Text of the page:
Journal Article
Pedagogy (2015) 15 (3): 577–585.
Published: 01 October 2015
... to basics’ mentality [that] tends to set in whenever the humanities seem to be in crisis” (115).  Jay’s goal in this chapter is to diffuse, analyze, and debunk any narrow approach to the study of literature, the ill-­conceived “prescription for how to liberate literary studies from cultural studies...
Journal Article
Pedagogy (2003) 3 (1): 53–72.
Published: 01 January 2003
... of these characters as though they were the right views, I acknowledged my roles as moderator and mediator. I hoped to show my students how to enter mentalities and experience points of view different from their own (Elbow 2002: 539). Students reporting on John s mentality found plenty of contraries. Some noted...
Journal Article
Pedagogy (2018) 18 (1): 1–23.
Published: 01 January 2018
...). Nor am I the first to suggest the ways the closet metaphor applies to binaries some might not consider directly linked to sexuality. Disability studies has made use of the closet metaphor to describe some experiences of “invisible” disabilities, such as learning disabil- ities and mental...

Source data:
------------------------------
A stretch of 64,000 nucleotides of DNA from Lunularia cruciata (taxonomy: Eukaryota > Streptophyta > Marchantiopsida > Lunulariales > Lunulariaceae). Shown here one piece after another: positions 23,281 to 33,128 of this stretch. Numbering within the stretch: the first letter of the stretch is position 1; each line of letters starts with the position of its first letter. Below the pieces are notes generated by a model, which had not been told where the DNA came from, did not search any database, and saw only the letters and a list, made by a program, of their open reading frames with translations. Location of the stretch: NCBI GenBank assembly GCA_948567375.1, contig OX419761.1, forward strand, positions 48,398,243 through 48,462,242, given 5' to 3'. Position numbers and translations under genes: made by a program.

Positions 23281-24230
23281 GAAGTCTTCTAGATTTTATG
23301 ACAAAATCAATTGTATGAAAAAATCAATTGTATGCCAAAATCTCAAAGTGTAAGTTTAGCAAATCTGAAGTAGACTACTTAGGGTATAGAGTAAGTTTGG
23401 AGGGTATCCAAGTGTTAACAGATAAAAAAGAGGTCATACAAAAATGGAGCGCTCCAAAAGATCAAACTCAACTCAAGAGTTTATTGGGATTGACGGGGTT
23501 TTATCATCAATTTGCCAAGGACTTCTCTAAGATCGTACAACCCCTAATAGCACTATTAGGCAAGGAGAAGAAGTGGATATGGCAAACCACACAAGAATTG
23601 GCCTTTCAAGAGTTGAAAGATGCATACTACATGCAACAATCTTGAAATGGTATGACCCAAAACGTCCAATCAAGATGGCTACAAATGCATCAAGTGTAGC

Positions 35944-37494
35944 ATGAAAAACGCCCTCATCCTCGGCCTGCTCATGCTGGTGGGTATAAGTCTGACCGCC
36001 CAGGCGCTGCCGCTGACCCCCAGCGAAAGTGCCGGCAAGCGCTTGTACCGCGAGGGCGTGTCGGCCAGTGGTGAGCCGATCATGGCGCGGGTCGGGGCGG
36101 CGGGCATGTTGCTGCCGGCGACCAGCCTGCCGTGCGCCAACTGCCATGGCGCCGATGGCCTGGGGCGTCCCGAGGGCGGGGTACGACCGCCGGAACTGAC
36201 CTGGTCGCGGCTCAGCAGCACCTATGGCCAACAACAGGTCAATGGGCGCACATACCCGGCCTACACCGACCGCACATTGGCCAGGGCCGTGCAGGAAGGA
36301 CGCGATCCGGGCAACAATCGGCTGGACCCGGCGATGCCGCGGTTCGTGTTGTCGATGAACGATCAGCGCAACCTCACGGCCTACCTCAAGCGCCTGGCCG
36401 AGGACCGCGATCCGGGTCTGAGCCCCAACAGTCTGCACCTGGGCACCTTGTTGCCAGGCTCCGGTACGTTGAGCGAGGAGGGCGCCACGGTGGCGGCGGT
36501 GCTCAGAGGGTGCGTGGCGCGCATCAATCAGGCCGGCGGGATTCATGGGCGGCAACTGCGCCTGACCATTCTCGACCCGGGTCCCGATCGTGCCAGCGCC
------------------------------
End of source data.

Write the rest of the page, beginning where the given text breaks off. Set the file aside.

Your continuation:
Journal Article
Pedagogy (2002) 2 (3): 311–336.
Published: 01 October 2002
... they were exposing themselves to just to take a course heavy in critical theory and lit- erary and rhetorical analysis, they were exploring ways to re-vision the sto- ries they had been telling as fiction writers about less visible kinds of disabil- ity a mother s mental illness, a father s failing...
Journal Article
Pedagogy (2007) 7 (2): 303–308.
Published: 01 April 2007
... one another. What her work shows is not that athletes and intellectuals simply shared the spaces in which they trained but that there were important and demanding physical elements to the rhetorical training of young orators as well as equally important mental aspects to the training...